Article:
Duguay hopeful for report

| 19/03/2010

(CNS): After several years of pushing the need for more accountability and transparency in government finances, Auditor General Dan Duguay said he was hopeful that the findings of the Miller report would deliver home that message. Duguay said that many of the criticisms of public financial accountability noted by the Miller Commission were ones his office had consistently raised in the past in the hope of making government understand the need for responsible financial management. Backing Miller’s findings, the auditor general said government needs to be not just more accountable for what it spends but more open about how and why it is spending public funds, which requires accurate and transparent accounts. 

“We have been making the call for a number of years about the need for financial transparency and accountability,” Duguay said. “We support a number of the findings in the report and we really hope it has an effect.”

Duguay explained that improving financial accountability did not have to cost government more money, and in the end it would help it save and improve the management of the public purse. The senior government auditor said he was pleased that Miller had acknowledged the importance of bringing the accounts up to date and making government spending more public. He also noted that his office was finalising the latest report on the state of government financial reporting and told CNS that it would be given to the LA some time next month.

“We have been looking at how much improvement there has been since the last report and it is fair to see we have seen some improvement with some government departments and companies, but there are still some questions,” the auditor general said.

In his report James Miller seemed shocked by the situation regarding government’s failure to complete its annual accounts and the comments made by the auditor general in "The State of Financial Accountability Reporting", issued in April 2008.

“In view of the importance of independent audit and the need for Cayman, as a leading international financial centre, to conduct its affairs to the highest standards, we were somewhat surprised by what we found,” Miller wrote. Noting what Duguay had said about the $1.5 billion of operating expenditures that should have been accounted for that has not yet been reported to the Legislative Assembly and its loss of control of the public purse, he said it was a very serious matter.

“We are concerned from these comments that some parts of government, some of its statutory authorities and state owned enterprises are being managed by people who do not have full knowledge and control of their business unit‘s operations and who thus are not acting in a responsible and accountable manner,” Miller observed. He said that prompt, timely accounting and reporting was an immutable part of maintaining discipline over business activities.

“Besides possible risks to public safety, unintentional error (mistake) or intentional error (fraud and corruption) can result from such control weaknesses,” Miller said.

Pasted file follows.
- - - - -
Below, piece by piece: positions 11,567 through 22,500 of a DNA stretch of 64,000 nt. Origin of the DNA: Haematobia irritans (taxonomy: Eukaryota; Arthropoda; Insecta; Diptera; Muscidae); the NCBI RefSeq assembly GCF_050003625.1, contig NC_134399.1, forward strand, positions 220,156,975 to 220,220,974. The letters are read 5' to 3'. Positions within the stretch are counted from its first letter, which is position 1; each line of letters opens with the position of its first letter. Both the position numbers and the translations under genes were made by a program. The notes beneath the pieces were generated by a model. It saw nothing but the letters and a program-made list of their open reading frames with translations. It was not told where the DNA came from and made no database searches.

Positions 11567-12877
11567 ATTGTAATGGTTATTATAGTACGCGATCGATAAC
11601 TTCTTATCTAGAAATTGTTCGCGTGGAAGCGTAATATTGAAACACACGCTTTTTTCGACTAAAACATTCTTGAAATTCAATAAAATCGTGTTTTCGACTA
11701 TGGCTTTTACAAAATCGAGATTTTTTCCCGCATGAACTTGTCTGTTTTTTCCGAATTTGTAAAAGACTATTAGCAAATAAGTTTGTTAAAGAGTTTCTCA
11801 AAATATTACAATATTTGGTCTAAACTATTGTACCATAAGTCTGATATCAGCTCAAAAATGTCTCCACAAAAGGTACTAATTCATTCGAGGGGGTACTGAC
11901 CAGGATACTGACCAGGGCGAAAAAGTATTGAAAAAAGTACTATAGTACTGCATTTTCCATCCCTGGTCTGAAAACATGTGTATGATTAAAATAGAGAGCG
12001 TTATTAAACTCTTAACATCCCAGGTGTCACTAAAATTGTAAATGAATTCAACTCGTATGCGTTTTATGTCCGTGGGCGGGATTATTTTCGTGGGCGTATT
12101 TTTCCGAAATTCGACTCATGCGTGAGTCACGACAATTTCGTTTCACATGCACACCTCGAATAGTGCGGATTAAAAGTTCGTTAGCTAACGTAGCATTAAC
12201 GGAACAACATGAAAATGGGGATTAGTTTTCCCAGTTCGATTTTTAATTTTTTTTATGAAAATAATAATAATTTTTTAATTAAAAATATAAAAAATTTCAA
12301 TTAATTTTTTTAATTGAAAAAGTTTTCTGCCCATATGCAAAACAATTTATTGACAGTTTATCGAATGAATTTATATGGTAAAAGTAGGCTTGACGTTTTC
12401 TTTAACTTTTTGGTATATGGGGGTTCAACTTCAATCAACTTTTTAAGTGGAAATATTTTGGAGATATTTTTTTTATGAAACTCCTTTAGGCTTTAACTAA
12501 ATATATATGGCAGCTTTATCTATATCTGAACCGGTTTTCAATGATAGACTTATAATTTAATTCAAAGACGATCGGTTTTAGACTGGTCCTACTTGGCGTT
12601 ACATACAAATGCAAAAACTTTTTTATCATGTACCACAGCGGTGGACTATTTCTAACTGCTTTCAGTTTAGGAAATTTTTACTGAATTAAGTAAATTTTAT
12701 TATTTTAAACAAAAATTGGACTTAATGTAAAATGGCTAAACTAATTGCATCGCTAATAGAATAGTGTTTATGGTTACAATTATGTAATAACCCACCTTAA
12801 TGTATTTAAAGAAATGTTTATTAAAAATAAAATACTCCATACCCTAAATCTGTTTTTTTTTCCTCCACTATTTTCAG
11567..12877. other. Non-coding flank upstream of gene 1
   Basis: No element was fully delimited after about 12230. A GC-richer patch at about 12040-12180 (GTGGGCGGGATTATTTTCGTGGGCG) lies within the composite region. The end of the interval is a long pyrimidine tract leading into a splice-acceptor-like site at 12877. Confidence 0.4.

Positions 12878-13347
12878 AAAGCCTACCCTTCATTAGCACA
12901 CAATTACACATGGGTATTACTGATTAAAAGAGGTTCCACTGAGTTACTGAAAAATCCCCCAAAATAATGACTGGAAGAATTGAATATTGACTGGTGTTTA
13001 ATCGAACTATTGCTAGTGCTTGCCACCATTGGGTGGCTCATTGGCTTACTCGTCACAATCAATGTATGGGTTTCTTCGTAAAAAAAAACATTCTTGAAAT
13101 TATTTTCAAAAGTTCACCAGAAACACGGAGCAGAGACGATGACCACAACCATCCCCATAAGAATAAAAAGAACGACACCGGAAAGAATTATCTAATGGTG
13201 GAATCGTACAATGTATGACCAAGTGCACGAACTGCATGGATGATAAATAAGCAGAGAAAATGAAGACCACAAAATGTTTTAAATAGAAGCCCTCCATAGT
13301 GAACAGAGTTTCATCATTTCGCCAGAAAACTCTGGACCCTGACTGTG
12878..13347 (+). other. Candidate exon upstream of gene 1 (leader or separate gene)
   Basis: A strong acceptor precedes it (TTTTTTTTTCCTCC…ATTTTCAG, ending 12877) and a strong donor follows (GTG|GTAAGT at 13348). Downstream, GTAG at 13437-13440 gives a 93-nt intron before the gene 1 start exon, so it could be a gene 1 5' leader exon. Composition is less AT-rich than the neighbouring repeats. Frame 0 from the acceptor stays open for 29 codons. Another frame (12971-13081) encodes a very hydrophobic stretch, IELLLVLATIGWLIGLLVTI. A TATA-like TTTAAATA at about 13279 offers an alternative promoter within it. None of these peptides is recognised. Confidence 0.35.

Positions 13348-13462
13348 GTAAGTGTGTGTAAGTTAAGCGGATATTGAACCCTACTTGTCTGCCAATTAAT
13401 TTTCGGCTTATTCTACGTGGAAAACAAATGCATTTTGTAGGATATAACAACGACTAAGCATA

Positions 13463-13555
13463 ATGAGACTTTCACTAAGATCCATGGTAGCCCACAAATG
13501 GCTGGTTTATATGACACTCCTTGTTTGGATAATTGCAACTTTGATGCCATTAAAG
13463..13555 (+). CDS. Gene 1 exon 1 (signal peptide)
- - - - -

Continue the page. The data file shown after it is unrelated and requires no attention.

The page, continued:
He also pointed out that the findings of the AG had rightly been included in the recent bond document, which he said may have affected the interest rate Cayman was able to secure.

“The fact that such statements had to be included in the recent Offering Memorandum is unfortunate but obviously necessary and correct. It would be surprising if their inclusion had not resulted in the Government’s paying a higher rate of interest on the borrowing than might otherwise have been the case,” the report stated. “These statements are fully public and must be regarded as potentially beneficial to competitor financial centres. Weaknesses in financial controls also have the potential to cause problems with maintaining the Cayman Islands reputation as an honest place to do business.”

The report noted that maintaining control over government and business activities was fundamental and of basic importance. Miller tied the lack of financial accountability to the wider problems of the budget and he said the research conducted by the authors of the report found evidence that the relevant committees of the Legislative Assembly are not fully informed of the budgetary implications of their decision making.

“Moreover, we find a significant lack of responsibility and accountability for spending decisions taken by the various Ministries,” Miller wrote, adding that government’s budget process lacks transparency, accountability, and control. “The current system does not enable timely control over spending, especially if committed programs overrun, leading to spending above amounts initially budgeted,” the report noted.

Miller concluded that the Cayman Islands Government had to improve accountability and the budget process before it could hope to better manageits financial affairs.

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  1. Anonymous says:

    The Miller Report is full of examples of how to make their suggestions work.  Besides, their task was to determine what the implications would be if direct taxes were to be introduced to Cayman.  They have drawn out a road map detailing the negative impacts on direcct taxation, yet CNS bloggers are also expecting them to build all the roads, put up the signposts and the street lamps and build the cars that will travel the road.  There has to be an assumption on the reporters’ behalf that there is someone in Cayman with a scrap of intelligence who can translate the theories outlined into practicalities and put together the mechanisms to make this work.